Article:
Browse Books in Political Theory with Wendy Lochner

Hi, I’m Wendy Lochner, the editor responsible for political theory and political philosophy. By now you know that we are participating in the virtual APSA meeting, introducing new books, posting new author blogs and videos, and offering discounts and book giveaways. My colleagues Caelyn Cobb and Stephen Wesley have told you about their exciting new books in global and American politics, and I’m pleased to share some of our new books in theory with you. Theory too can be American and global, and we have plenty of both.

Our list has always been very strong in critical theory, and this year we are proud to introduce Bernard Harcourt’s Critique and Praxis. In this culmination of Harcourt’s years writing on critical theory from the Frankfurt School as well as the French tradition, he addresses the question, is critical theory still as relevant today as it was in the 1920s and 1930s? He argues that it has lost its way, no longer infused with a passion for praxis, and must return to its mission of changing the world and restoring individual political action to its center. As Antonio Negri says about the book, “If before the problem consisted in responding to ‘What is to be done?,’ today the question is, ‘What more am I to do?’ Harcourt thus turns political philosophy into a manifesto of ethical engagement.”

Amy Allen, editor of the Columbia series New Directions in Political Theory, gives us tools to accomplish this aim in Critique on the Couch by helping us understand both social and individual subjectivities. Psychoanalysis played an integral role in early critical theory and can do so again by contributing analyses of creativity, progress, and self-transformation. Mari Ruti says, “At a moment in intellectual history when antitheory forces proclaim the demise of both critical theory and psychoanalysis, Allen shows that the intersection of these fields furnishes invaluable resources for analyzing the contours of subjectivity, relationality, politics, and social change.”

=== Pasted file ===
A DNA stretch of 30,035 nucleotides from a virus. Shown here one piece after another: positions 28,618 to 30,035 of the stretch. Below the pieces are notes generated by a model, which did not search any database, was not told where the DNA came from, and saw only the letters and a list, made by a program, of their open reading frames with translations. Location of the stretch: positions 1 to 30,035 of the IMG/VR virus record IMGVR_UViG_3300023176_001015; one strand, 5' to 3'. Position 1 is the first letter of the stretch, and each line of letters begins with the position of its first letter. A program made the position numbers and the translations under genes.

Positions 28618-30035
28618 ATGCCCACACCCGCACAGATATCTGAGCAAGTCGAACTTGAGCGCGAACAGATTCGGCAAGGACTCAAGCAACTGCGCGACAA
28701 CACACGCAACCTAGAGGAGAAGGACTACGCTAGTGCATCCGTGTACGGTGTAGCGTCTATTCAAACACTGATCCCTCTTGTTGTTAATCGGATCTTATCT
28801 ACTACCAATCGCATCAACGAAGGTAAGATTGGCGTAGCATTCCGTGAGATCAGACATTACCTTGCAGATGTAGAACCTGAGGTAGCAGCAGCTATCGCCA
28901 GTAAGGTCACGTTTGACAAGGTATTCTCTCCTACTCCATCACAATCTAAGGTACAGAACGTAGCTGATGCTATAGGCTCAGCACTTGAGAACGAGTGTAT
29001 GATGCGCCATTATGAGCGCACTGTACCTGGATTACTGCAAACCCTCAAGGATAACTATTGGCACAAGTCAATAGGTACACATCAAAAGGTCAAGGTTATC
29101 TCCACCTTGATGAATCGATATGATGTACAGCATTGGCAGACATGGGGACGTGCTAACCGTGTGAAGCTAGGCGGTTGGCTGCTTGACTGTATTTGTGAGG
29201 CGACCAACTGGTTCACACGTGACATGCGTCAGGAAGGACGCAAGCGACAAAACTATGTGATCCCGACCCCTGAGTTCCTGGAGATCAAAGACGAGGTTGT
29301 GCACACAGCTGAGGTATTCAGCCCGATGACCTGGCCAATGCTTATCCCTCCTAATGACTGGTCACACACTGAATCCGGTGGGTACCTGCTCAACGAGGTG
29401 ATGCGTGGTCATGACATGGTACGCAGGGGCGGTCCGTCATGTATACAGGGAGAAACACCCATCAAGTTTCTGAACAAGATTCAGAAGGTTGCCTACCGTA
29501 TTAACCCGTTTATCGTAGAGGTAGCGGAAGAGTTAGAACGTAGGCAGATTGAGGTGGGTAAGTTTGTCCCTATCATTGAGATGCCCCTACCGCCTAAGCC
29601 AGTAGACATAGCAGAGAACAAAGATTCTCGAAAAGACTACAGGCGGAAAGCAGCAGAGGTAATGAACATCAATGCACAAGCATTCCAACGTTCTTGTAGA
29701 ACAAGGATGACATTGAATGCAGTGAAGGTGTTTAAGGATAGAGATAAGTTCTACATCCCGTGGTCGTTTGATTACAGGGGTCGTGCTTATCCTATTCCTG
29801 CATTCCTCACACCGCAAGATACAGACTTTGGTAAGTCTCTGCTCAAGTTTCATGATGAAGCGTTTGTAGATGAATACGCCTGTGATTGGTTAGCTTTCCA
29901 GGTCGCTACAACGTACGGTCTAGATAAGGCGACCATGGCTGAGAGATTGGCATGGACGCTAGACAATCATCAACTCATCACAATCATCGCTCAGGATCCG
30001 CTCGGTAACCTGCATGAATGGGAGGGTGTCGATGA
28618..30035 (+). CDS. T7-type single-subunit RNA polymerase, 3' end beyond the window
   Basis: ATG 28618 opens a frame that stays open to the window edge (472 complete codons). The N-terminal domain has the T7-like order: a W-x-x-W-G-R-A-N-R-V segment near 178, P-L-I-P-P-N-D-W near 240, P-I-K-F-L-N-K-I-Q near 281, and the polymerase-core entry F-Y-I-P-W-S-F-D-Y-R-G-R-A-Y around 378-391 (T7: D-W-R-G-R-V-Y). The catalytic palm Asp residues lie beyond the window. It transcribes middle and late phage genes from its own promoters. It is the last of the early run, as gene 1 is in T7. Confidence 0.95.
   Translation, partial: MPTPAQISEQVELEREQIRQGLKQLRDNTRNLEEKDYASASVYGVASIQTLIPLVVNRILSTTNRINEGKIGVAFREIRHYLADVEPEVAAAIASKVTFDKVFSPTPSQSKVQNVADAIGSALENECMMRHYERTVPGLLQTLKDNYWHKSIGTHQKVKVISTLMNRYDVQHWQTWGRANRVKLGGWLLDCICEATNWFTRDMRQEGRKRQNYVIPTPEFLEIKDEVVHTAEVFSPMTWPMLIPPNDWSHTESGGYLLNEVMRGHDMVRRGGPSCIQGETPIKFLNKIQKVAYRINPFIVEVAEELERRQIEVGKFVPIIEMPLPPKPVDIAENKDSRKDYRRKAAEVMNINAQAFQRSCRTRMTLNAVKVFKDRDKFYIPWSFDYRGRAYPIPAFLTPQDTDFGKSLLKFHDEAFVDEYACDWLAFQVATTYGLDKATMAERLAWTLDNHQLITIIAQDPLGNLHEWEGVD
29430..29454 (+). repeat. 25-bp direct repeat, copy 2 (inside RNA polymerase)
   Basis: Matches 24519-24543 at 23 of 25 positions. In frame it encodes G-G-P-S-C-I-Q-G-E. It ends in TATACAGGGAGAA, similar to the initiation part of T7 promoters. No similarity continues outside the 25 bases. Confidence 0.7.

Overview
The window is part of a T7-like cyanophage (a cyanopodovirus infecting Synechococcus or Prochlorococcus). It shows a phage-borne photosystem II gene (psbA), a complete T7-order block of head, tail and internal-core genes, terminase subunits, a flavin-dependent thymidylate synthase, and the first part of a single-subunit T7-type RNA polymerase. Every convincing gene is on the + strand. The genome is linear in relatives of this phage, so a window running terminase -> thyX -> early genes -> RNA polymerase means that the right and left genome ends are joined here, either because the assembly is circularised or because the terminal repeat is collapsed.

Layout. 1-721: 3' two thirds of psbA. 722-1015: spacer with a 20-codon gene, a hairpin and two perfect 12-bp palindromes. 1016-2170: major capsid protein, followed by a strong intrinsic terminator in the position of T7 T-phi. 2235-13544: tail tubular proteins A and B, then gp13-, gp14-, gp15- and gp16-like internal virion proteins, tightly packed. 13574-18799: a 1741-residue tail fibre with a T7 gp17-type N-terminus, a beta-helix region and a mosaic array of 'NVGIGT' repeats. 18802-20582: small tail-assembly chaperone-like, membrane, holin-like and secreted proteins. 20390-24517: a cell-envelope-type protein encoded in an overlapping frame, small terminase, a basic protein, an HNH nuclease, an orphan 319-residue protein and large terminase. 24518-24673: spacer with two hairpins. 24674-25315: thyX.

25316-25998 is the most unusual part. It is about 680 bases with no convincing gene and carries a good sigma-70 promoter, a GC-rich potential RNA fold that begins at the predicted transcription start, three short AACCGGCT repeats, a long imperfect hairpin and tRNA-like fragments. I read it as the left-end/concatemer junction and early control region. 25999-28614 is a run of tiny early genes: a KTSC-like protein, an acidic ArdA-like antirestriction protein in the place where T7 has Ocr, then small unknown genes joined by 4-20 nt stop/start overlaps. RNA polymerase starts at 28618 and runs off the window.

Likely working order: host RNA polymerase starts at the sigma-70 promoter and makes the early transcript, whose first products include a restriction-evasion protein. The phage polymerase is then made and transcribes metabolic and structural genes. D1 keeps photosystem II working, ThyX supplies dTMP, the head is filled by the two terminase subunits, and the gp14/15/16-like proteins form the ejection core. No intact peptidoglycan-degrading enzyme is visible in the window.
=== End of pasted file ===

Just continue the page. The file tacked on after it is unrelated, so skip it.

Frantz Fanon is essential to any understanding of colonialism, racism, state violence, and the persistence of capitalism. Gavin Arnall shows us a new, more complex Fanon in Subterranean Fanon. Drawing on the vast French archive, only recently made available, as well as his published works, Arnall reveals that an explosive underground theory of transformation coexists alongside his well-known dialectics. As Achille Mbembe notes, “This unprecedented work of intellectual inquiry is one of the most comprehensive, consistent, and cogently argued books on Frantz Fanon. It will reset the terms of further debates on Fanon’s multiple legacies.”

Todd McGowan, author of Capitalism and Desire, enters a charged debate in Universality and Identity Politics. Far from a form of totalitarianism that elides difference, as proponents of identity politics claim, he demonstrates that the great political ideas and movements of the modern world have always been founded on a promise of emancipation for all. “More than timely, this book writes to the moment,” says Joan Copjec.

Closer to home, editor Eric Thomas Weber gives us John Dewey’s most powerful writings on social justice, civil liberties, and racial, class, and gender inequalities in America’s Public Philosopher. A progressive thinker whose deep commitment to democracy led him to courageous stances on the issues of his time, he offers a model of intellectual and moral leadership that “speaks to America and the world today,” as John Shook notes.

I invite you to browse our catalog, where you will find many more great books on a wide variety of topics. For the duration of the virtual conference, and for thirty days afterward, you can use the code APSA20 for a 20 percent discount on any of our conference titles. Thanks so much for your support!


Save 20% on this book and any APSA display title when you use coupon code APSA20 at checkout.

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